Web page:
Le tronçon Bavay-Tongres de la chaussée romaine Boulogne-Cologne
Le tronçon Bavay-Tongres de la chaussée romaine Boulogne-Cologne is part of the Tentative list of Belgium in order to qualify for inclusion in the World Heritage List.
Click here for a short description of the site, as delivered by the state party.
Map of Le tronçon Bavay-Tongres de la chaussée romaine Boulogne-CologneLoad map
The coordinates shown for all tentative sites were produced as a community effort. They are not official and may change on inscription.
From the 16 TWHS in Belgium I had only 1 left to visit. The name of that TWHS is: Le tronçon Bavay-Tongres de la chaussée romaine Boulogne-Cologne situe sur le territoire de la Région wallonne. With the translator I understood it a little bit more: The Bavay-Tongeren section of the Boulogne-Cologne Roman road lies on the territory of the Walloon Region.
OK it is a part of a road between Bavay and Tongeren. I know there are more Tentative sites where I asked myself: How can I visit this site and what is there to see ? And this is also a strange site. After reading more about the road I saw that the road still exist. It is de N69 (high)way (Chaussée Romaine).
It seems the best to concentrate me on Tongeren, the oldest town of Belgium. Maybe there was something left of the old road ? And yes it was, but not so much. So I decided to visit Tongeren and not only some stones or a part of the N69. There is more in Tongeren (Belfries and one of the Flemish Béguinages) and I tried to make my visit so good as posible. Like almost always I parked my car on a parking of a supermarket and from there I walked to the Cesarlaan. And indeed there are remains of the old road or is it the old wall or both ? Nevertheless I did what I could.
After 50 meters walking on the Cesarlaan I saw a stair and went up. It is the way to visit a Roman Temple which is almost hidden in Tongeren, but it is also part of the milestone route through Tongeren. They rebuilt the temple (ruins) and it is unbelievable such a temple in that place, a very quiet part of Tongeren.
Slowly I walked to the center of Tongeren in only 10 minuts. I walked along the statue of Ambiorix, along the Belfries to the Gallo – Roman Museum. I was surprised of the size of the museum and the modern building. I bought only a ticket for the Roman exhibition, and I needed almost 1.5 hour to see the 3 floors from the permanent exhibition. It is so much to read all from 500.000 years ago till the end of the Roman time in Tongeren and surroundings. It is really a beautiful and interesting collection what they have in the museum.
After the museum visit I walked through the Flemish Béguinages to the Moerenpoort (citygate). The daytrip to Tongeren was worth it. There is so much more to see then some stones from the old Roman Road !
On my way back home I stopped at the The Netherlands American Cemetery and Memorial in Margraten. From the website of Magraten: The cementery is lying near the famous Cologne-Boulogne highway built by the Romans and used by Caesar during his campaign in that area.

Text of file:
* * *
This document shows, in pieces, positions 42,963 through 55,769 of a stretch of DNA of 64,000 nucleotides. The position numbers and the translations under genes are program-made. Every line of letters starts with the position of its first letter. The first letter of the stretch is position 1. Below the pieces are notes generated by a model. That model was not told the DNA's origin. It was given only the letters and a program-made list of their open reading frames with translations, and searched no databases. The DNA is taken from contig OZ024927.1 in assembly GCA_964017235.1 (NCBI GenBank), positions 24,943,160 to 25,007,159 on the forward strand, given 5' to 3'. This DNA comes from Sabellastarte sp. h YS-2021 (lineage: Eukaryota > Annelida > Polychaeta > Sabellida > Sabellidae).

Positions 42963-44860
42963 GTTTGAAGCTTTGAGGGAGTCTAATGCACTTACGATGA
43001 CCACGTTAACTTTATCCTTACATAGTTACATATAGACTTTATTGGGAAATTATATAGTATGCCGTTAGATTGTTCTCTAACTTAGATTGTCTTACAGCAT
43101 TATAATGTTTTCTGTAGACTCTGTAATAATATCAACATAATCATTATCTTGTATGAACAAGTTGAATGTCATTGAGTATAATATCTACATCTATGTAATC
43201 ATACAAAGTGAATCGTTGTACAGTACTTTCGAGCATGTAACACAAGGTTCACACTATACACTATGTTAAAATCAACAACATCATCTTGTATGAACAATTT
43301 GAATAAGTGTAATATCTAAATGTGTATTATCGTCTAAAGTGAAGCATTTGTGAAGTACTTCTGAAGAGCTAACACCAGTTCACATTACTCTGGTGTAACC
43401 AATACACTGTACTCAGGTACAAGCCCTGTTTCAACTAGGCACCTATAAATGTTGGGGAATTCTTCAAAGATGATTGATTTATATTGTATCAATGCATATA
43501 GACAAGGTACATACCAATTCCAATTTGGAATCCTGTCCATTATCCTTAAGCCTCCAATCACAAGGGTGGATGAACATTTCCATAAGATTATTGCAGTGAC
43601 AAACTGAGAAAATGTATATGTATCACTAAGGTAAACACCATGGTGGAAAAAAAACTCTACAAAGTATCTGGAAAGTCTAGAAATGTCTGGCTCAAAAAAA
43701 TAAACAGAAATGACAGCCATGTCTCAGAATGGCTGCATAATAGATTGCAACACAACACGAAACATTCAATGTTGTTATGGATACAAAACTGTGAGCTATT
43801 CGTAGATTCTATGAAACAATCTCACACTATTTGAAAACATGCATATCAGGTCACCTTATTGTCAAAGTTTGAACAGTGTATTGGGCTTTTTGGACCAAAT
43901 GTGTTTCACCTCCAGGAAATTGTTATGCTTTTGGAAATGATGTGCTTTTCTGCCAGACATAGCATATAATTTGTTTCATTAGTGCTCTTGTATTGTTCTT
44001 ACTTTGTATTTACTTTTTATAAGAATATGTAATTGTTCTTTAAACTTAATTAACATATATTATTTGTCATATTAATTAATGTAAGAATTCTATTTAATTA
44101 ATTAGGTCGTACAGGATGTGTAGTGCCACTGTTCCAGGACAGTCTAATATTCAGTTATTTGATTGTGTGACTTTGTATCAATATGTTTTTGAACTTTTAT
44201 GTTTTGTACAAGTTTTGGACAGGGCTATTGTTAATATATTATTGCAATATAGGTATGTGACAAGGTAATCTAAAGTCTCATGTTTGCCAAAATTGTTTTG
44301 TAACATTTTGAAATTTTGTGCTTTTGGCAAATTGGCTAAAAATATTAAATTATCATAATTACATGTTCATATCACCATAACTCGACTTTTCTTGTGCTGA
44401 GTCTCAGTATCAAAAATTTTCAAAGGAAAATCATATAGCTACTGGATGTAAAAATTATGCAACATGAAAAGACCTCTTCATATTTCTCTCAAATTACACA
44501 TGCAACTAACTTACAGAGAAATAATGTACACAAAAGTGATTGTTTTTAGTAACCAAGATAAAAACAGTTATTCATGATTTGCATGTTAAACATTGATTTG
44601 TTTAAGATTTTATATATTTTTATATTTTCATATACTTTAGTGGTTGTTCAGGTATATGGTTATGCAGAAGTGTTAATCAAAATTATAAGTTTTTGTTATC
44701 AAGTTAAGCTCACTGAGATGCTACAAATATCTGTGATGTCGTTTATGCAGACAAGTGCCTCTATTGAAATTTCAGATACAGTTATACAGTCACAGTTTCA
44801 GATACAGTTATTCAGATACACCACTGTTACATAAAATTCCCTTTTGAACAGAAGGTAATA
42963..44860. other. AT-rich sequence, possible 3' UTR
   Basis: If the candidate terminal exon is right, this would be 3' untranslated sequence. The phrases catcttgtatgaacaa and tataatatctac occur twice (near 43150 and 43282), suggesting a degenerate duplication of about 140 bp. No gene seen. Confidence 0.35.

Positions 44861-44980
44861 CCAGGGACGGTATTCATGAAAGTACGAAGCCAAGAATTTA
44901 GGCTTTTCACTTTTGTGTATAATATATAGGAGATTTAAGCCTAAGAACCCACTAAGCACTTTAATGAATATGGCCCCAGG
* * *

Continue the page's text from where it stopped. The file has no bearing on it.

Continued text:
I put quite a lot effort in finding out which is the best place to visit this section of the roman road. According to the tentative list database description, the only monuments visible along it are the tumuli and I found out that they are located mainly in the Hesbaye territory and in the end I chose to visit two of them called Sun Tombs of Ambresin and the one of Moxhe.
However when we arrived at Ambresin we noticed that the roman road practically doesn't exist anymore and that instead of it there is just a network of modern paths and asphalt roads that are individually often called "Roman Road" passing exactly where once it was located on all its extension; in addition to this I had made a mistake in the identification of the precise position of the Sun Tombs so we didn't find them where I expected them to be but just tried to find them driving along the Roman Road eastwards. In this manner we arrived accidentally to the tumulus of Moxhe before and without having found them. It was located exactly where I had though (200 metres eastwards from the crossroad of N69, that is called the Roman Road, and the N80) but how disappointing! Just a small fenced mound surrounded by grazing cows and covered by trees of which you couldn't ever say it was a tumulus without being aware of it before. Obviously that was enough for us!!!
This is a typical TL site with no chance to get inscribed on the list: it seems that the entire roman road is in these conditions and I would certainly say that it has no authenticity and is of very limited importance. Actually there are not roman roads on the WHL and this is probably a big gap. However it is not easy to find one that is well preserved and I think that the only one that can be inscribed on the list because it has a long section in good conditions with important monuments along it is the Via Appia to the south of Rome. In alternative it would be possible to candidate the most important preserved sections of roman roads in a transboundary serial site as is being done for the Frontiers of the Roman Empire for the same civilization or similarly to the planned WH candidature of the Main Andean Road regarding a different civilization but the same type of site (road network).
2008 Added to Tentative List
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